November 23, 2012 11:15 am
On this, the most exhausting shopping day of the year, we have another reason to celebrate. Due to the inherent LTE-based lineage of the Nexus 4, it was discovered that the device is compatible with Canada’s LTE networks by making a few tweaks to the device settings.
First, a disclaimer: we cannot guarantee that your phone will work properly after performing these changes, and we hold no responsibility for you messing up your phone, your life, or kicking a dog.
Now the good stuff. Because the Nexus 4 supports Band IV on LTE — that’s AWS spectrum running on 1700/2100Mhz — it can be activated on any LTE network in Canada by making a few changes. Note that this can be activated on Fido, Virgin and Koodo, but they will need their own unique APN addresses as well.
We don’t yet know how this will affect battery life on the Nexus 4, but rest assured we will be re-running our battery tests and network speed tests across all three carriers in the days to come.
1) First, you’ll need to go into Settings/More/Mobile networks/Access Point Names
2) For Rogers ONLY, add new APN: lteinternet.apn. Leave all the other entries blank for now. You can come back later to re-fill all the appropriate boxes.
2a) For TELUS and Bell, you can use the same APN as was populated when you put the SIM card in.
3) Open up your phone dialer, enter *#*#4636#*#* (be sure to add that last * as I couldn’t demonstrate that on the GIF)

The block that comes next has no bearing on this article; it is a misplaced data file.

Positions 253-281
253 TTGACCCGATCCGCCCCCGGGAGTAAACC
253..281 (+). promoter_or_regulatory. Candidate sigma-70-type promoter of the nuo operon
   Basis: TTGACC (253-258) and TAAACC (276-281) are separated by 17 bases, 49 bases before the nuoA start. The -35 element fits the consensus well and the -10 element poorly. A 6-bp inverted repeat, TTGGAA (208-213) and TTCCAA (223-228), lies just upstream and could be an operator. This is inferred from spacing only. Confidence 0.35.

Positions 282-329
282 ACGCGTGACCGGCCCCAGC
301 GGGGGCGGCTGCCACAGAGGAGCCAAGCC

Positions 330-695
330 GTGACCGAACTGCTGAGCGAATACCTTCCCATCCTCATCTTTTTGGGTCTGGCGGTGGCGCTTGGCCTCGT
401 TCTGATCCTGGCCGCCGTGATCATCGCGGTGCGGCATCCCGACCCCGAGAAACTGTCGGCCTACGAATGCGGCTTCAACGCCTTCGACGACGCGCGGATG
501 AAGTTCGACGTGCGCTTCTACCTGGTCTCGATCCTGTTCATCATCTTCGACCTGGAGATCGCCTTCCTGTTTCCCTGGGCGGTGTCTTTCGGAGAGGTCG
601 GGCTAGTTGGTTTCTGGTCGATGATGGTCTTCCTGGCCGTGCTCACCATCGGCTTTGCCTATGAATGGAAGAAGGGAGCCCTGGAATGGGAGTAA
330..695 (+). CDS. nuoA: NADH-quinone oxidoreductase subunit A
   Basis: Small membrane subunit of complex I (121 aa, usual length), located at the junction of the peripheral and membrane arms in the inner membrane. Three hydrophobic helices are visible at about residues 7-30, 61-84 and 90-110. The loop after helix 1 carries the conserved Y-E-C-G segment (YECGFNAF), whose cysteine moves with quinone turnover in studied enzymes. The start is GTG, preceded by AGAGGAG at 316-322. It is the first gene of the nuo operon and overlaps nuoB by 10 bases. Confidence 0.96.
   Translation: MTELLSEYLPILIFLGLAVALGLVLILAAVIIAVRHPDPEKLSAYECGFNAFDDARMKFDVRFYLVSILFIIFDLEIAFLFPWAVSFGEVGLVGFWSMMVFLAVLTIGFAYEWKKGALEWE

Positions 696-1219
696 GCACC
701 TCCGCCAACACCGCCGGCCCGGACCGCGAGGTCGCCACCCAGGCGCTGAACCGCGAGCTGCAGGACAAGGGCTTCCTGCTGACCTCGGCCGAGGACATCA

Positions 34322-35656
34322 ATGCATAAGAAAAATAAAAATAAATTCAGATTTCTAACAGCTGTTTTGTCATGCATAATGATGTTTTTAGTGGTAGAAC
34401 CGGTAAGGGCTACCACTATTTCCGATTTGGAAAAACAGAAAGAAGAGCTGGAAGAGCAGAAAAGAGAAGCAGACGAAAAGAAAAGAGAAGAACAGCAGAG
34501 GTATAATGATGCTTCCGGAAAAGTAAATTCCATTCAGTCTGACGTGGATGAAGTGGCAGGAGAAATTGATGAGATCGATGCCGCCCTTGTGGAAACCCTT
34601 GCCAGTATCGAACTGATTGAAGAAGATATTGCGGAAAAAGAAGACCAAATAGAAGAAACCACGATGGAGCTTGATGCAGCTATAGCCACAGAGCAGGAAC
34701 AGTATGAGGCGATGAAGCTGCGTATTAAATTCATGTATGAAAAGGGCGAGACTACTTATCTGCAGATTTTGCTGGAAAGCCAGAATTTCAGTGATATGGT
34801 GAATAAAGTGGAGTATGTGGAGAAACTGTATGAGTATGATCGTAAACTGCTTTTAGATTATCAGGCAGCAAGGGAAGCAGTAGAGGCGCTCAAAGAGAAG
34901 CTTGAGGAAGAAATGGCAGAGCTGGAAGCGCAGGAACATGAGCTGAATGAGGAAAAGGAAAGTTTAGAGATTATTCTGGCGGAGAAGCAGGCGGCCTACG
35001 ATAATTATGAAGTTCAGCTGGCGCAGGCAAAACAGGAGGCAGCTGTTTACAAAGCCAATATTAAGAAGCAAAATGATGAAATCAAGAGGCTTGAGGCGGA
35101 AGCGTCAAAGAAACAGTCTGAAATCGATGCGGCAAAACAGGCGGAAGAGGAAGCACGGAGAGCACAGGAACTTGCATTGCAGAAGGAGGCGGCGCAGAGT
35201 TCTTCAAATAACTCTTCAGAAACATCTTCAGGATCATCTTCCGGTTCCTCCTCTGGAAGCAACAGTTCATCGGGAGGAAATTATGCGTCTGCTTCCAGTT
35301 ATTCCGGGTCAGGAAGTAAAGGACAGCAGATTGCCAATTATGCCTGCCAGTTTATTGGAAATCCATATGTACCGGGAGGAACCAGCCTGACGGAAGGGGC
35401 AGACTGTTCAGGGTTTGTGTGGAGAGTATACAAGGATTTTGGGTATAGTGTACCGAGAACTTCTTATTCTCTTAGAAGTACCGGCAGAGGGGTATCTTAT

4) Tap on “Phone information”
5) Open “Set preferred network type:”
6) Select “LTE/GSM auto (PRL)
Note that you also need a LTE-provisioned microSIM card from your carrier, with a compatible LTE plan. Some older/legacy plans will not provide LTE coverage. In that case you’ll need to call your carrier to switch over to a new plan and purchase a new microSIM.
Let us know how this works out for you!
Update: After playing around with the phone all day, there are a few important updates to make.
First, the phone reverts back to “WCDMA Preferred” in the Phone Information menu upon reboot. This means that you’re going to have to enable “LTE/GSM auto” every time you restart the phone. You can download an app to quickly jump into the menu, but it’s a stopgap measure at best. We’re sure some custom ROM maker is going to build LTE into the phone sooner rather than later, but for now be aware that you’ll have to perform the change every time you restart.
Second, it appears that Google Now does not work when connected to an LTE network. It doesn’t seem to be APN-related, either; it works when “LTE Only” is selected in the Phone Information menu. It appears that something about setting “LTE/GSM” disables the data connection to Google Now. We’re investigating this issue and caution you on using LTE on the Nexus 4 if you rely heavily on that service.